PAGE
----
Update: the answer turned out to be a resounding Yes. Law and Justice got 235/460, more than 1/2, of the deputies.
Today, Polish voters – descendant of Forefather Lech who was the brother of Forefather Czech – are choosing their new Parliament.
My God, a girl fight.
And it's sort of fun and unusual because both prospective prime ministers are female. But as some Polish "insider pundits" say, the women are just facades or puppets who fight on behalf of their male puppet masters.
So it's widely understood that Ms Ewa Kopacz, the current and defending prime minister, is just running on behalf of Mr Donald Tusk – who pretends to be the current "President of Europe" – and his Eurofederalist "Civic Platform" (whose ministers had a hard time recently due to an eavesdropping scandal). On the other hand, her challenger Ms Beata Szydlo is running on behalf of Mr Jaroslaw Kaczynski, the surviving twin brother from the Law and Justice conservative Euroskeptic party.
The probable third most important party, United Left, is led by a woman, too. Her name is Barbara Nowacka. She's the youngest among the three.
Surveys suggest that the Law and Justice (which is supported "mostly" by the countryside) should win but things aren't clear and it isn't clear whether Law and Justice, even if it wins, will need coalition partners. Anyway, it's predicted that the polls will make Poland less Euronaive. Euroskeptics have already gained when Andrzej Duda was surprising elected the Polish president. Beata Szydlo is widely credited for having run Duda's victorious campaign.
Since the beginning of the 2008 downturn, Poland has been one of the fastest growing economies in Europe. It also has certain ambitions to be a "regional power" of a sort. It's ambiguous what they exactly mean by that but I am afraid that whatever it is, it is exaggerated. If some German-Russian war games got repeated, I think that the fate of Poland would be similar to what it was in 1939. It's my belief that the Poles should rationally favor peace in Central Europe and some sort of balancing of the influence of the other powers – something that the Czechs basically consider the regional "status quo" strategy.
Donald Tusk's job in Brussels is a sign of the staunchly pro-EU positions that Poland was displaying in recent years. This sometimes fanatical pro-EU attitude was also the root of the recent "betrayal" of Poland. Despite its promises and commitments, Warsaw decided to vote against the rest of the Visegrád Group (Poland, Hungary, Czechia, Slovakia) and support the EU migrant quotas.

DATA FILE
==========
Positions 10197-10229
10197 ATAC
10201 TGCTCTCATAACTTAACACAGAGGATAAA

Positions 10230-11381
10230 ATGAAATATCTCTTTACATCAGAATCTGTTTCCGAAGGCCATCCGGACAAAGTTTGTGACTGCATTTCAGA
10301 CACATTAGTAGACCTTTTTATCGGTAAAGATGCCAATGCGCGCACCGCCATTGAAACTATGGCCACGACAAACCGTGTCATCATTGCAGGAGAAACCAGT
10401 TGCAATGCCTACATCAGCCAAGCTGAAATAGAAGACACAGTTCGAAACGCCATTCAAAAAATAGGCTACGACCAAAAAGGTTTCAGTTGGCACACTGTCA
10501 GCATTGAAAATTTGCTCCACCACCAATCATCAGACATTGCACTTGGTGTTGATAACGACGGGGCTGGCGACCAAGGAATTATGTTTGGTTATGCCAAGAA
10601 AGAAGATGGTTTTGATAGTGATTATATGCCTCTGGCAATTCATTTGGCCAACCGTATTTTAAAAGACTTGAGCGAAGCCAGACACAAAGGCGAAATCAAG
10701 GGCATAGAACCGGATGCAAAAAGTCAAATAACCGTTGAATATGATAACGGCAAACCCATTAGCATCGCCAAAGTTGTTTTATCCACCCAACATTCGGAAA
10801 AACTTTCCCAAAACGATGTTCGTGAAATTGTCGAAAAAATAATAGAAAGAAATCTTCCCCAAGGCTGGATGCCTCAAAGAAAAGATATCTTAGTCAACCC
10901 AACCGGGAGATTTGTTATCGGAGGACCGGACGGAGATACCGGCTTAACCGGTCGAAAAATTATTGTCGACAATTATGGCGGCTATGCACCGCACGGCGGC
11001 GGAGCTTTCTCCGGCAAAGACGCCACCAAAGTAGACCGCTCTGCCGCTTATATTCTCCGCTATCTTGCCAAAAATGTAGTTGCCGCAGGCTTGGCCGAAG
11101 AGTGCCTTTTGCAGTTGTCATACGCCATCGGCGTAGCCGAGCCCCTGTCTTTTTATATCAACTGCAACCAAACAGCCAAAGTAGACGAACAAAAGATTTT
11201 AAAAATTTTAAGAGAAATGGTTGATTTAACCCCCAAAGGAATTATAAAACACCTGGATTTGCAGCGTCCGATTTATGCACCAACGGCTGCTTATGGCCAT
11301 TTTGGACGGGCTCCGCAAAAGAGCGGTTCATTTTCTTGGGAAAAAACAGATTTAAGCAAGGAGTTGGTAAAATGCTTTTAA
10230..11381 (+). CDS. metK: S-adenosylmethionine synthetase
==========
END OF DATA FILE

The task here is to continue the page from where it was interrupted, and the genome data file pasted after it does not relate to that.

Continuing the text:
It is expected that a new vote on EU migrant quotas – perhaps a permanent system to relocate them – will take place soon. A permanent system would be far more dangerous than a vote about a limited, arbitrary, fixed number of migrants we watched a month ago. So it's important that every important enough country that isn't quite excited about the Islamization of Europe – and Poland is sufficiently important – will vote against the proposed mandatory Islamization of Europe project.
Whether or not Beata Szydlo wins the elections today, I can already congratulate her. According to the Czech calender, Beátas celebrate their name day today! The name is from Latin – it means happy or blessed. Yes, I do hope that Poland will come closer to V4 and further from centralization plans in Brussels.
This 2008 parody of my most favorite song of the kindergarten years and beyond, Jožin z bažin, shows that the basic conflict of the Polish politics hasn't changed much in the recent 7 years. Sadly, only one twin brother is alive. But his party stands against Tusk's naive pro-EU promises etc. Whoever wins, Poland is likely to stay much more Russophobic than other central European countries. In the case of Law and Justice, the negative attitudes are also supported by the suspicion that the plane crash that killed Lech Kaczynski and much of the Polish elite wasn't quite a coincidence. But I must say that Szydlo sounded much more eager to have sustainable peaceful relationships with Russia than others.
BTW the iPhone Tom Cat version of Jožin z bažin that I recorded has over 300,000 views now. Not too bad. ;-)